A sit-in protest against the YPG/PKK terror group continued Tuesday in the southeastern Diyarbakır province of Turkey, with parents demanding the return of their brainwashed and kidnapped children.
Protesters camped outside the offices of the Peoples' Democratic Party (HDP) vowed to stay until every child is brought back.
Dozens of mothers began protesting Sept. 3, 2019, outside the HDP building, a party that is considered to have links to the YPG/PKK terror group.
Kamile Küçükdağ's child was abducted in 2015 by the terror group at age 15 and she appealed to her son to surrender to security forces. "They have to bring our children back just as they kidnapped them," she said, pleading for the nation to pray for the children's' return on the holiest night for Muslims.
Laylat al-Qadr, or the Night of Power, is the 27th night of the holy month of Ramadan when the first revelation of the Quran was given to Prophet Muhammad. This year it will be observed Tuesday night in Turkey.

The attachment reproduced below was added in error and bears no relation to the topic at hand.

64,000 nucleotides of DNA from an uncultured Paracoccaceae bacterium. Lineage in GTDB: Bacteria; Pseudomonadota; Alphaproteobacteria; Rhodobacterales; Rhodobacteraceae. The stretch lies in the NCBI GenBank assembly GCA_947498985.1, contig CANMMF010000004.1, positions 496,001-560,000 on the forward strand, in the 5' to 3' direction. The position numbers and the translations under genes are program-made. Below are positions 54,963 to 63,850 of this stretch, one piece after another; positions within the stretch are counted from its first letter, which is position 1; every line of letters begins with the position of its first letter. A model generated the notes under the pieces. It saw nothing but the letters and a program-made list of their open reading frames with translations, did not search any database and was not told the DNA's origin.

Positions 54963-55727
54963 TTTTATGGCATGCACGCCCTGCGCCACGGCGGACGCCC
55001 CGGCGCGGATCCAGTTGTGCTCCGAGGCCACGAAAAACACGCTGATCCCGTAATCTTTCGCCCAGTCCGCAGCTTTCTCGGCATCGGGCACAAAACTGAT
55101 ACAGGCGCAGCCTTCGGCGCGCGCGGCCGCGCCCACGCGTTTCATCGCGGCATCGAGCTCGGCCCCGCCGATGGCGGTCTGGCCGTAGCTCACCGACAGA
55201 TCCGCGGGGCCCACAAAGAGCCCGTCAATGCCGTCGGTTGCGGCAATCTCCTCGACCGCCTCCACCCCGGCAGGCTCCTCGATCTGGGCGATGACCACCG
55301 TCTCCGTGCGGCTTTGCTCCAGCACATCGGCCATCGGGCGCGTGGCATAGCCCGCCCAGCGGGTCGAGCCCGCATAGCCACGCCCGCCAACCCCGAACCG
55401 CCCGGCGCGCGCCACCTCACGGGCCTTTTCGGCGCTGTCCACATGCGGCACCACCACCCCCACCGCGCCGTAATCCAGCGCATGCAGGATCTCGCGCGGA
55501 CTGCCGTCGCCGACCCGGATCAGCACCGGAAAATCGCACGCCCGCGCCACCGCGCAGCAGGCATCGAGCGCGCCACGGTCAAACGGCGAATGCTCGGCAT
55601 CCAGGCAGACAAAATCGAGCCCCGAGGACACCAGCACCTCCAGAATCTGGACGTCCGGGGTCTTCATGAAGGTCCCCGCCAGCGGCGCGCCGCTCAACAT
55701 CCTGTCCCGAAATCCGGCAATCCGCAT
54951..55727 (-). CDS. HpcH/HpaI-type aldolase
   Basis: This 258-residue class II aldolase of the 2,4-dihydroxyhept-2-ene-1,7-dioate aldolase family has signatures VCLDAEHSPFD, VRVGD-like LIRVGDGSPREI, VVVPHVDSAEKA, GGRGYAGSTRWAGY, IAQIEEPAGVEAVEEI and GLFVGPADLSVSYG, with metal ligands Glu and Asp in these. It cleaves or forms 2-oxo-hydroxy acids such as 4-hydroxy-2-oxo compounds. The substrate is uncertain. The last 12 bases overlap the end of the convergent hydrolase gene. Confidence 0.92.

"They captured our children in the mountain and sentenced us to their doorstep," Küçükdağ said, and vowed that demonstrators will not leave until their kids return. Through tears, she accused the HDP of tricking her child into joining the PKK, and said the terror group's brainwashing of children has led to sadness for mothers.
Abdullah Demir, whose son was also abducted in 2015, stressed the families' determination to continue to demonstrate. "The grief of losing a child is tough," he said. "Eid is coming, we are here again. We cannot go to our house to celebrate our holiday," Demir said, adding his family has not celebrated the festive holiday marking the end of Ramadan since his son left.
Offenders in Turkey linked to terrorist groups who surrender are eligible for possible sentence reductions under a repentance law.
In its more than 40-year terror campaign against Turkey, the PKK, listed as a terrorist group by Turkey, the U.S., and European Union, has been responsible for the deaths of 40,000 people, including women, children and infants. The YPG is the PKK's Syrian offshoot.